Barrett, 367 F.2d at 836.

In United States Fidelity & Guaranty Co. v. United States, 475 F.2d 1377, 201 Ct.Cl. 1 (1973), the court addressed this precise issue and held:

A surety that pays on its payment bond, however, does not have priority when the United States is asserting a tax or other obligation owed by the prime contractor. Since the surety in this case paid only on its payment bond, it falls in the latter category, and must claim the retainage subject to the tax claim of the United States.

Id. at 1383 (citing Trinity Universal Ins. Co. v. United States, 382 F.2d 317 (5th Cir.1967), cert. denied, 390 U.S. 906, 88 S. Ct. 820, 19 L. Ed. 2d 873 (1968); Barrett v. United States, 367 F.2d 834, 177 Ct.Cl. 380 (1966)); see also Aetna Insurance Company v. United States, 456 F.2d 773, 197 Ct.Cl. 713 (1972).

The Fifth Circuit also recognizes that the right of the United States to setoff the unpaid taxes of a contractor from retained contract proceeds is superior to the surety's claim on the payment bond. In Trinity Universal Insurance Company v. United *599 States, 382 F.2d 317 (5th Cir.1967), the court stated:

The decisive question in dispute between the parties is whether a surety under a Miller Act performance bond which, under agreement with the government, completes the contract upon contractor's default and expends in such completion more than the full contract price has a right to have the contract price, free from setoff, applied to the completion of the project.
The surety's claim was rejected by the district court upon the authority of United States v. Munsey Trust, Co., 1947, 332 U.S. 234, 67 S. Ct. 1599, 91 L. Ed. 2022. In that case the contractor had failed to pay materialmen and laborers and they had been paid by the surety on the payment bond. The Court held that the laborers and materialmen paid by the surety had no rights to which the surety could be subrogated, and rejected the surety's claim to the retainage free from setoff. The Court noted, however, that a distinction might exist in the case of a surety which chose to complete the contract under its performance bond....
* * * * * *
In Pearlman v. Reliance Insurance Co., 1962, 371 U.S. 132, 138, 83 S. Ct. 232, 236, 9 L. Ed. 2d 190, the Supreme Court recognized the well-established doctrine that "a surety who completes a contract has an `equitable right' to indemnification out of a retained fund." Munsey did not disturb this rule, for as the Court noted in Pearlman:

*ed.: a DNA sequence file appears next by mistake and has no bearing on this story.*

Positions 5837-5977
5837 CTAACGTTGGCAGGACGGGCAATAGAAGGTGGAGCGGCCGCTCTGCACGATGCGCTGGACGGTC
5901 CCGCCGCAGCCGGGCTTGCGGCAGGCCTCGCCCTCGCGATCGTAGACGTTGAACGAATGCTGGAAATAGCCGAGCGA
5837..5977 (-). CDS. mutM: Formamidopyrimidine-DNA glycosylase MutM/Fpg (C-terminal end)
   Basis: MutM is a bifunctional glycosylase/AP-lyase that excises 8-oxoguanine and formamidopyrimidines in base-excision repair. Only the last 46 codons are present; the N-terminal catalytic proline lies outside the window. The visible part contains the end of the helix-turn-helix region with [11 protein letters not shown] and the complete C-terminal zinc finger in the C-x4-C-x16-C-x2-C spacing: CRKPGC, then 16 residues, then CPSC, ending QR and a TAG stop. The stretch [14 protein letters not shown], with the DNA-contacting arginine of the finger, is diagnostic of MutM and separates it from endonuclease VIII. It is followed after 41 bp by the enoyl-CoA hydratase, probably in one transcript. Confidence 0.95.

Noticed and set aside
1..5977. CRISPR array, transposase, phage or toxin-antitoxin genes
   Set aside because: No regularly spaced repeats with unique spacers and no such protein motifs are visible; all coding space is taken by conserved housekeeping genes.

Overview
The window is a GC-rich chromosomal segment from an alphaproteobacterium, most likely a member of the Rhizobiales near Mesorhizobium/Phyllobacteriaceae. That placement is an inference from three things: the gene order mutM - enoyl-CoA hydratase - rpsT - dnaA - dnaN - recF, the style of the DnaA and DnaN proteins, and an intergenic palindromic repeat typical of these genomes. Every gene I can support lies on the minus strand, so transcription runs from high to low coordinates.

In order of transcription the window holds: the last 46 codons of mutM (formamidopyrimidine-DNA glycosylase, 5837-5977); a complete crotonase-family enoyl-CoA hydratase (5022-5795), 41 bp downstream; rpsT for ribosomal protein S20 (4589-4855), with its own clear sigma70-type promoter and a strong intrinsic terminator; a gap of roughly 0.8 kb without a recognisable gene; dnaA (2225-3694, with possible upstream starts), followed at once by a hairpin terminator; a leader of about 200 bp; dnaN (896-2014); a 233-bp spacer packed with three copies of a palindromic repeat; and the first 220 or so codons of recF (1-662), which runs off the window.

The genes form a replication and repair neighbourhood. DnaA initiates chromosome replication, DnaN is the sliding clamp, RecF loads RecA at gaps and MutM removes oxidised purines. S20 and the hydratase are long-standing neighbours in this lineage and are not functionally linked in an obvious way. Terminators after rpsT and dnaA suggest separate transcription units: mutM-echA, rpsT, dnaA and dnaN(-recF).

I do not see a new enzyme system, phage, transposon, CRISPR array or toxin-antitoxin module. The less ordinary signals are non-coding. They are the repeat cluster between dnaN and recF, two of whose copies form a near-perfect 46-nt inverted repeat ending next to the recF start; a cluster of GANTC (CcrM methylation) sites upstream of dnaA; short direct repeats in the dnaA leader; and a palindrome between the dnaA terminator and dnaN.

"We held that the Government could exercise the well-established common-law right of debtors to offset claims of their own against their creditors. This was all we held. * * * We hold that Munsey left the rule in Prairie Bank and Henningsen (infra) undisturbed." 371 U.S. at 140, 141, 83 S. Ct. at 237.
The rights of the surety in Munsey were those of a subrogee of the contractor. Whoever, be it the contractor or his surety, pays the laborers and materialmen would be a creditor of the government insofar as the retained funds are concerned. Pearlman at p. 141, 83 S. Ct. 232 [at p. 237]. Of course, however, the government has a right to set off claims against its creditors.
A different situation occurs when the surety completes the performance of a contract. (Court's emphasis).

Trinity Universal Insurance Company, 382 F.2d at 319-20. Thus, the government's right to setoff TAC's unpaid taxes against the contract proceeds was superior to the subcontractors' and suppliers' claims.

Binswanger primarily relies on Active Fire Sprinkler Corp. v. United States Postal Service, 811 F.2d 747 (2d Cir.1987); Aquilino v. United States, 363 U.S. 509, 80 S. Ct. 1285, 4 L. Ed. 2d 1365 (1960); United States v. Durham Lumber Company, 363 U.S. 522, 80 S. Ct. 1282, 4 L. Ed. 2d 1371 (1960); Fidelity and Deposit Company v. New York City Housing Authority, 241 F.2d 142 (2d Cir.1957); Hall v. United States, 258 F. Supp. 173 (S.D.Miss.1966). Aquilino, Durham Lumber Company, Fidelity and Deposit Company, and Hall all involved attempts by the government to recover contract funds held by third parties to satisfy tax liens. In those cases, the government was competing with the sureties on the construction contract's payment bond. Those cases do not involve situations where the government possessed the contract funds and was exercising its right of setoff. In Active Fire Sprinkler Corp., the court allowed a subcontractor to recover contract funds held by the Postal Service. Active Fire Sprinkler Corp., 811 F.2d at 758. The court noted that: